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Impact of the House of Lords: Analysis of Parliamentary Session 2016–17

Published Thursday, July 25, 2019

This House of Lords Library Briefing is the result of an initiative by the Parliamentary Office of Science and Technology to foster collaborative work between academics and Parliament. As part of this scheme, the House of Lords Library hosted Dr Ruth Dixon of the Blavatnik School of Government, University of Oxford, to explore the impact of the House of Lords, focusing on the chamber’s legislative role. In this briefing, Dr Dixon describes how she used her novel methodology to analyse amendments to government legislation in the most recent completed parliamentary session, 2016–17. This analysis is followed by two case studies which explore interactions between the Government and legislators during the same session. The first outlines the response of Parliament in April 2017 to the unexpected announcement of a general election. The second analyses the fate of part of the Children and Social Work Act 2017: clauses that were intended to allow local authorities to apply to be exempted from statutory provisions in children’s social care. Overall Dr Dixon concludes that the impact of the House of Lords is relatively subtle. In order to influence policy through legislation, Members must not only gather cross-party support within the chamber, they must also gain the support of the Commons. Her analysis shows various ways in which this is achieved.

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Understanding the impact of the House of Lords requires a nuanced approach. Some academic studies conclude that not only is the UK Parliament "weak" in international comparison, but the House of Lords is not an influential second chamber. Other scholars find that Parliament, and specifically the Lords, have a genuine effect on public policy, though much of the influence is behind-the-scenes and hard to measure. A multifaceted approach is therefore needed to describe this impact.

In this briefing, the impact of the House of Lords is explored through analysis of the most recent full parliamentary session, 2016–17, focusing on the chamber’s legislative role. After a discussion of the academic literature, the briefing analyses how government legislation was amended. This is the first quantitative analysis of the amendments from a whole session since the 1980s. Government bills in the 2016–17 session were substantially amended, with an average of a quarter of the lines of legislative text being altered by amendment, and in some cases up to 80 percent. Although almost all agreed amendments were proposed by ministers, the Government suffered defeats in the Lords on eleven bills, and offered concessions in regard to more than half of the defeats.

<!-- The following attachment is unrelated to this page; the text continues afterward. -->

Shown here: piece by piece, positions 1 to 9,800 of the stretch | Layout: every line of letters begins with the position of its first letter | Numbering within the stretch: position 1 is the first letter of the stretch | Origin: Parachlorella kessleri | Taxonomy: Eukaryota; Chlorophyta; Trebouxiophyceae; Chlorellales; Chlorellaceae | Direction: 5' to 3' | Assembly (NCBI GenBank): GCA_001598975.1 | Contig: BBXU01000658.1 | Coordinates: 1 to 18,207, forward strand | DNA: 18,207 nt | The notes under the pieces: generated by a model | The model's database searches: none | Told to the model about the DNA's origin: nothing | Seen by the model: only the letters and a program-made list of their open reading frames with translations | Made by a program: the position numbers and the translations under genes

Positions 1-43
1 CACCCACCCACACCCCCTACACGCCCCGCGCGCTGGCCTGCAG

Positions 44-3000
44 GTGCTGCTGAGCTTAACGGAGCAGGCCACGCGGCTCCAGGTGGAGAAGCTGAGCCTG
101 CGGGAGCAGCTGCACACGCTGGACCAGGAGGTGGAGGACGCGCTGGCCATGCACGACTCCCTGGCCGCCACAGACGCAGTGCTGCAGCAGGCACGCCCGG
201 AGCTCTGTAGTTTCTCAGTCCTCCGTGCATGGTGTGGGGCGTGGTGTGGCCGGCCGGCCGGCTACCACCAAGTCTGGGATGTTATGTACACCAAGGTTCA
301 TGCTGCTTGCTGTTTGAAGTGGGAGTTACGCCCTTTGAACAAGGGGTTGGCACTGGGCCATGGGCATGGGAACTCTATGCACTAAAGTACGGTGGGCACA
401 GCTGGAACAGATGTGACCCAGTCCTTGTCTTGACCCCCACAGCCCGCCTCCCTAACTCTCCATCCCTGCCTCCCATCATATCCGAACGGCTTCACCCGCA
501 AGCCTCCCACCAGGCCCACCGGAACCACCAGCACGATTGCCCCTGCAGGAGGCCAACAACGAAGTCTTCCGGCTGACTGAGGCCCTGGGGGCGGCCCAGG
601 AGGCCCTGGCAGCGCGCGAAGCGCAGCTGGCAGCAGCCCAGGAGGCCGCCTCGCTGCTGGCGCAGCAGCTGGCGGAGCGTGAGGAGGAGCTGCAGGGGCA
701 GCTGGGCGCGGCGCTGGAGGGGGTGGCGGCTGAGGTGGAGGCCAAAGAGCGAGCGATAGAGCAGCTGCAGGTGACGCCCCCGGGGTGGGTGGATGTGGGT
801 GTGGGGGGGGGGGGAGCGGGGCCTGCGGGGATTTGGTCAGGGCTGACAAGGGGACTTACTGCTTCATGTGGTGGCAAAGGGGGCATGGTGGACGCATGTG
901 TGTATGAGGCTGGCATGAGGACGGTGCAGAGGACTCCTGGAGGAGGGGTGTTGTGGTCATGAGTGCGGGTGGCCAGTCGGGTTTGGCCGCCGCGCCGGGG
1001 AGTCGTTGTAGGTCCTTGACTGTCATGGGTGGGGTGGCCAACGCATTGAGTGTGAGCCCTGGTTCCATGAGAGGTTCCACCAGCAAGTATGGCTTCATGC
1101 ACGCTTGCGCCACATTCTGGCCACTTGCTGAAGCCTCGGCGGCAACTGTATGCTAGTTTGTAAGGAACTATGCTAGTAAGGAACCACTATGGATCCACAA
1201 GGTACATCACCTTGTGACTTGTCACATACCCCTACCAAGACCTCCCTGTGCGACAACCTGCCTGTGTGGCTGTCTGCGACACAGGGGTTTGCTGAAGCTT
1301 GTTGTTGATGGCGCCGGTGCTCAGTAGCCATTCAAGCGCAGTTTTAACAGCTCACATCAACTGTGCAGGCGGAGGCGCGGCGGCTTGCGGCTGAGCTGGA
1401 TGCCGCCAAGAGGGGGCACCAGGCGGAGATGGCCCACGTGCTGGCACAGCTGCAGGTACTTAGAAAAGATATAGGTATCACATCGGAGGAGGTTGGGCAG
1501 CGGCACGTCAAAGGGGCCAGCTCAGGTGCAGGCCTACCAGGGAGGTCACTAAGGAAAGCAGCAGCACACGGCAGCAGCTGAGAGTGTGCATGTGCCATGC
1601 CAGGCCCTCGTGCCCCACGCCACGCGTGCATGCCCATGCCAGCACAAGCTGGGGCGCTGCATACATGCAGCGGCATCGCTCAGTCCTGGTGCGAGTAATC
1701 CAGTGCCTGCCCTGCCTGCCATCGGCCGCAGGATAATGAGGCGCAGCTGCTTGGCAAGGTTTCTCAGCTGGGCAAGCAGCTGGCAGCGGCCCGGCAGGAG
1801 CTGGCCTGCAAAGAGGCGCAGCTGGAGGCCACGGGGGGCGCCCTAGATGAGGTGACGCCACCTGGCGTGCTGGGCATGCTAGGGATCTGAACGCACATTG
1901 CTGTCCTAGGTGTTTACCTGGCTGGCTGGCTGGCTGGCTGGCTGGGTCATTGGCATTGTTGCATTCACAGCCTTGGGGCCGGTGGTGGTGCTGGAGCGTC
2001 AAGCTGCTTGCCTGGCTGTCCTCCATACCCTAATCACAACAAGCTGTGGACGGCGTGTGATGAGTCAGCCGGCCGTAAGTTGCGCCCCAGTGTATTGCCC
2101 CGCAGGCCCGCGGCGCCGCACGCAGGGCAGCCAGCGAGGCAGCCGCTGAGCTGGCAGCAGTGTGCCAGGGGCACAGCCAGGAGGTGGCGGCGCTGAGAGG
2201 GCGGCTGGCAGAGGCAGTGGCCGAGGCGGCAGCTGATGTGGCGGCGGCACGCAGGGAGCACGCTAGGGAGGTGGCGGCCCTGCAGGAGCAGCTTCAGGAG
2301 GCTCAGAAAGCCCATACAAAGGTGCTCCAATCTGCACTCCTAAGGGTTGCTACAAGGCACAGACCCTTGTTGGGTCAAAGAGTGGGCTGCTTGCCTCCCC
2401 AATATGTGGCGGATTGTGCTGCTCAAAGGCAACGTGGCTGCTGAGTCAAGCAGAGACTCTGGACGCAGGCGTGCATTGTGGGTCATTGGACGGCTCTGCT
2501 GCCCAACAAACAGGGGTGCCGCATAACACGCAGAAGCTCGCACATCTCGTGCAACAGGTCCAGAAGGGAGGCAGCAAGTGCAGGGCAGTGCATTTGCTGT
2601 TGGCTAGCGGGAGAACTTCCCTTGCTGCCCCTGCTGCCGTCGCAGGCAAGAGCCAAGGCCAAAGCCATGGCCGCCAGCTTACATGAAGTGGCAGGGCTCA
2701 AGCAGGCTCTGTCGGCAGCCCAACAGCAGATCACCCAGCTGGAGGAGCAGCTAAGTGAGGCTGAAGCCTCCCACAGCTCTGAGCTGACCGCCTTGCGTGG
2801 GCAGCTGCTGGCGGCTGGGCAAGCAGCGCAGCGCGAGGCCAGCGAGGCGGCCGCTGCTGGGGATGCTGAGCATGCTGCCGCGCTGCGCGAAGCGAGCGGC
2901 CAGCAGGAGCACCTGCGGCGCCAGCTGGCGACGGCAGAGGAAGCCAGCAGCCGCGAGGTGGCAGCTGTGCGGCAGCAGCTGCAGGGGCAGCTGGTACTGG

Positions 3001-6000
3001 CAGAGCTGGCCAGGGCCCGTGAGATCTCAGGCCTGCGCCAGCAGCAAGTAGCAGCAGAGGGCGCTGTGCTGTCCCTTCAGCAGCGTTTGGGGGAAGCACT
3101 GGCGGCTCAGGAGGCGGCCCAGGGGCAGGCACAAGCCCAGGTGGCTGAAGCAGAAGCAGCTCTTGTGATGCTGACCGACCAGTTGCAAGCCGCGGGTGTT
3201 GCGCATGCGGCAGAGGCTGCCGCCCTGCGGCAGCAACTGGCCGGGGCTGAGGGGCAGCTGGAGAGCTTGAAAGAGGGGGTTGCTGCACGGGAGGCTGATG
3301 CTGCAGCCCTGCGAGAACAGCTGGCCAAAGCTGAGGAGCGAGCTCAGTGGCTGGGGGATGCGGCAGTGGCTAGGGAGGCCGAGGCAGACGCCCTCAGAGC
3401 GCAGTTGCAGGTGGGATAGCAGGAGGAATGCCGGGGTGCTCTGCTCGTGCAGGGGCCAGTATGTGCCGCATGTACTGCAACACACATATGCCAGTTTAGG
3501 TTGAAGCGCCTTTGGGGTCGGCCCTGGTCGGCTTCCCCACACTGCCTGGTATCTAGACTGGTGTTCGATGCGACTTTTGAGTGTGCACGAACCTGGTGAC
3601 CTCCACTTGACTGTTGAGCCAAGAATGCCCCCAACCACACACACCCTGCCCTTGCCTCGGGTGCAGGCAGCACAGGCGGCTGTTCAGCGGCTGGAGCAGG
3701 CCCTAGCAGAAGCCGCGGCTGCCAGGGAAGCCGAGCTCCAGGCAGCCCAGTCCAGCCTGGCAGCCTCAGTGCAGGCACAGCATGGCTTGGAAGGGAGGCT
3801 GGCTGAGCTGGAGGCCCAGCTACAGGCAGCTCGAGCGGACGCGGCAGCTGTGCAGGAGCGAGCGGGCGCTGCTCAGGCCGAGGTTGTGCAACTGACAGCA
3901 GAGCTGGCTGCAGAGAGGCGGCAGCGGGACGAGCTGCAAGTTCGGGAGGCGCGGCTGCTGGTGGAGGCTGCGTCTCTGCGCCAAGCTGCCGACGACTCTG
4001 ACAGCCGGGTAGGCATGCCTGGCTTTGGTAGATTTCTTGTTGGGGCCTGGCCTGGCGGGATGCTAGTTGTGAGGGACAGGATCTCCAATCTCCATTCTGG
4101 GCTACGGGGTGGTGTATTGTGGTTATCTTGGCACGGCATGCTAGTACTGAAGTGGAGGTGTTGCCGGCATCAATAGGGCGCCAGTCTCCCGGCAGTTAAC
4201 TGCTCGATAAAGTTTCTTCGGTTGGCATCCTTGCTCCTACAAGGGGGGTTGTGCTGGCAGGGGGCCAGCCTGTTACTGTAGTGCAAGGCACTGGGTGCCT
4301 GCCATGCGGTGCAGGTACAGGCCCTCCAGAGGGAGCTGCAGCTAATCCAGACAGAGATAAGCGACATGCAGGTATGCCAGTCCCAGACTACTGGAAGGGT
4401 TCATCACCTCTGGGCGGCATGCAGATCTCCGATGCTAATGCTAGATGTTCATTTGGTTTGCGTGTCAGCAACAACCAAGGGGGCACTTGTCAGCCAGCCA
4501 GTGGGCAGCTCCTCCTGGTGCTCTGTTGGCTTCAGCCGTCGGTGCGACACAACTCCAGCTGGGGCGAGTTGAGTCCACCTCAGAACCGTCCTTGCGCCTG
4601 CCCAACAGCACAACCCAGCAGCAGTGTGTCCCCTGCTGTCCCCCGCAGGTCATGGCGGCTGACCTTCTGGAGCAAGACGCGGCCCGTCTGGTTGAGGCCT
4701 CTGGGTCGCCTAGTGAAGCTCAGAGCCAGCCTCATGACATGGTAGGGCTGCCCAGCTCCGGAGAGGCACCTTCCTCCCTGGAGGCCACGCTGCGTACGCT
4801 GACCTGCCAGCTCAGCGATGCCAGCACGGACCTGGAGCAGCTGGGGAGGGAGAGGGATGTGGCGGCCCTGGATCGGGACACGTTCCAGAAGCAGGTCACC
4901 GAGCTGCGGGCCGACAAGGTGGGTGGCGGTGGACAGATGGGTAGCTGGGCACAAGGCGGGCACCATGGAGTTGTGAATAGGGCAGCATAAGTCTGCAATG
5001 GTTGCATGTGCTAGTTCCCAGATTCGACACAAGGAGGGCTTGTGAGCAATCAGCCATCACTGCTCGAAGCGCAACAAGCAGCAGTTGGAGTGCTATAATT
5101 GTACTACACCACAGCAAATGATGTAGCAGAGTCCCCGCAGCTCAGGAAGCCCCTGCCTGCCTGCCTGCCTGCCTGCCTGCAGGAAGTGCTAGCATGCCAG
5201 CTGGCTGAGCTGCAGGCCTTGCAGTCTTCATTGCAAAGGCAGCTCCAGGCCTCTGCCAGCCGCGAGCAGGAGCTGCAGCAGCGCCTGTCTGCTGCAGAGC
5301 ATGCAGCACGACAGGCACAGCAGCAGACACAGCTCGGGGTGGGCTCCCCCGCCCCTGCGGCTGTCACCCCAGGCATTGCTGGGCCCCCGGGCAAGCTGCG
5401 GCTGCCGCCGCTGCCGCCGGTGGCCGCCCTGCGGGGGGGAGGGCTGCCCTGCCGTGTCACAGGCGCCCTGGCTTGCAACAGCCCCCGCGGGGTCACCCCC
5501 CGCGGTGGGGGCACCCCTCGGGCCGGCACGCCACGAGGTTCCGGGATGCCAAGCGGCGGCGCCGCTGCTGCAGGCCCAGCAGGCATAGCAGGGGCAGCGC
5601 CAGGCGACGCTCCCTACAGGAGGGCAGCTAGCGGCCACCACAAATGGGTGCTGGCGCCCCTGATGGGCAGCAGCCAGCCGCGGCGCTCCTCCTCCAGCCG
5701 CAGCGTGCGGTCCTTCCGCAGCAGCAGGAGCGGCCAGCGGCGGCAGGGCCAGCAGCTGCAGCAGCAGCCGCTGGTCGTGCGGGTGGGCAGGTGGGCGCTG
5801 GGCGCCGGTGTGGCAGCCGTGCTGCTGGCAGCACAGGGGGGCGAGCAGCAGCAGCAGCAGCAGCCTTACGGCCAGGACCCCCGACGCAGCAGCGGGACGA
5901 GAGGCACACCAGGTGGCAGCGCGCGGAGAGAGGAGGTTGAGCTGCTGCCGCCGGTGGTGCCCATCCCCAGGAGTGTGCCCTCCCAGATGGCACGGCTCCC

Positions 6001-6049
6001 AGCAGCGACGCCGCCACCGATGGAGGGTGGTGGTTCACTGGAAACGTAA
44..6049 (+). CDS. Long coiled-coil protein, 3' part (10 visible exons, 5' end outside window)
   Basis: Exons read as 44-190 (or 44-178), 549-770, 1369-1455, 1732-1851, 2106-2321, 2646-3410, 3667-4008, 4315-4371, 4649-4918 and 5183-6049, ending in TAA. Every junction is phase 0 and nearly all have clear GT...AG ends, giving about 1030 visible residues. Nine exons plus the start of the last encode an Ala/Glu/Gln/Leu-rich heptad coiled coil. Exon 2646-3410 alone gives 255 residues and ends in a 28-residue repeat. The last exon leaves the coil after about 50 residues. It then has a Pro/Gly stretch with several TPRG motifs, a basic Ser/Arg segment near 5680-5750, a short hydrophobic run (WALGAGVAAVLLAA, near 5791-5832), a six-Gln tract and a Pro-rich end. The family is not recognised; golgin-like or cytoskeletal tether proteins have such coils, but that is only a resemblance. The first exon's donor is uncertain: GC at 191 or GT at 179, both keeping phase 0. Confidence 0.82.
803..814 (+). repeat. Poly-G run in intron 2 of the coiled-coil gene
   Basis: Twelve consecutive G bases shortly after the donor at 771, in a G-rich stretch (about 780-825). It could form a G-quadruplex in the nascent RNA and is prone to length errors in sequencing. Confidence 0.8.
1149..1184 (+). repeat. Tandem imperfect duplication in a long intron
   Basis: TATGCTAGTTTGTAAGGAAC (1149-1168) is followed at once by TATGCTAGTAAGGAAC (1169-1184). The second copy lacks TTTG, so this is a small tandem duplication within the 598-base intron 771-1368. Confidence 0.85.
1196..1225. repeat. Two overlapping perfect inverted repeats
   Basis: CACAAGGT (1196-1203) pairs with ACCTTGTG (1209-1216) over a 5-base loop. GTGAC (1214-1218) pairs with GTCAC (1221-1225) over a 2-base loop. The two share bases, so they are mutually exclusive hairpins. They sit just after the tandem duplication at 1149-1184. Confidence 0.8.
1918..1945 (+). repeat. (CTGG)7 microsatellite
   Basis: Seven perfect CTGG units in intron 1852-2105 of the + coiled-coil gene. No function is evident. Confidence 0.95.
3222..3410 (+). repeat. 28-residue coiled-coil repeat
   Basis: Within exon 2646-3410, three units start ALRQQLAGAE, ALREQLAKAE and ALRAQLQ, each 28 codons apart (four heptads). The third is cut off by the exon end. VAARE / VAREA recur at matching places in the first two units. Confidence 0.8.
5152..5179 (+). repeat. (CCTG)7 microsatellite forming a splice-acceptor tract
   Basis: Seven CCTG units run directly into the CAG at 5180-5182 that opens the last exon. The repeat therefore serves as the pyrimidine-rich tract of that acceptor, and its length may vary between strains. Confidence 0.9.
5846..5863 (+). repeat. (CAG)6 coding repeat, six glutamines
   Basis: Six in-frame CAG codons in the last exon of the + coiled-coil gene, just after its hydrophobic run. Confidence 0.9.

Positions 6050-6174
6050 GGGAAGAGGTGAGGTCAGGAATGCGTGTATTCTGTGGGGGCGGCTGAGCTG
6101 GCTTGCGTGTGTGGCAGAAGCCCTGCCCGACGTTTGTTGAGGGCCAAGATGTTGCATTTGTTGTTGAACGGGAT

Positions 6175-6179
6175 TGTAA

The quantitative analysis is followed by two case studies which explore interactions between the Government and legislators. The first outlines the response of Parliament in April 2017 to the unexpected announcement of a general election. The ensuing ‘wash-up’ period was characterised by a high degree of cooperation and coordination between the two chambers, while maintaining critical scrutiny of the Government’s remaining legislation. The second analyses the parliamentary scrutiny of part of the Children and Social Work Act 2017: clauses that were intended to allow local authorities to apply to be exempted from statutory provisions in children’s social care. Cross-party opposition to these provisions in both chambers resulted in their eventual removal.

Professor Meg Russell of University College London identified three ways in which the House of Lords influences policy, namely through "defeat", "negotiation" and "anticipated reactions". This study concludes that these types of impact can all be identified in the 2016–17 session. The Lords, however, used its veto powers relatively sparingly, overturning Government proposals that were opposed by a strong cross-party consensus. They were most vocal on constitutional issues, arguing that there are dangers of ceding wider powers to ministers. Cooperation between the chambers was required to secure the—sometimes unwilling—agreement of ministers to make the changes ‘stick’. Thus the impact of the Lords cannot be seen in isolation, and this briefing illustrates how each chamber responds to, and influences, the other.

This briefing was written by Dr Ruth Dixon, University of Oxford. Dr Dixon held a Parliamentary Academic Fellowship hosted by the House of Lords Library in 2018–19. This fellowship was arranged by the Parliamentary Office of Science and Technology and was enabled by a grant from the ESRC Impact Acceleration Fund.

Lords Library notes LLN-2019-0100

Author: Ruth M Dixon

Topics: House of Commons, House of Lords, Members of Parliament, Members of the Lords, Parliament

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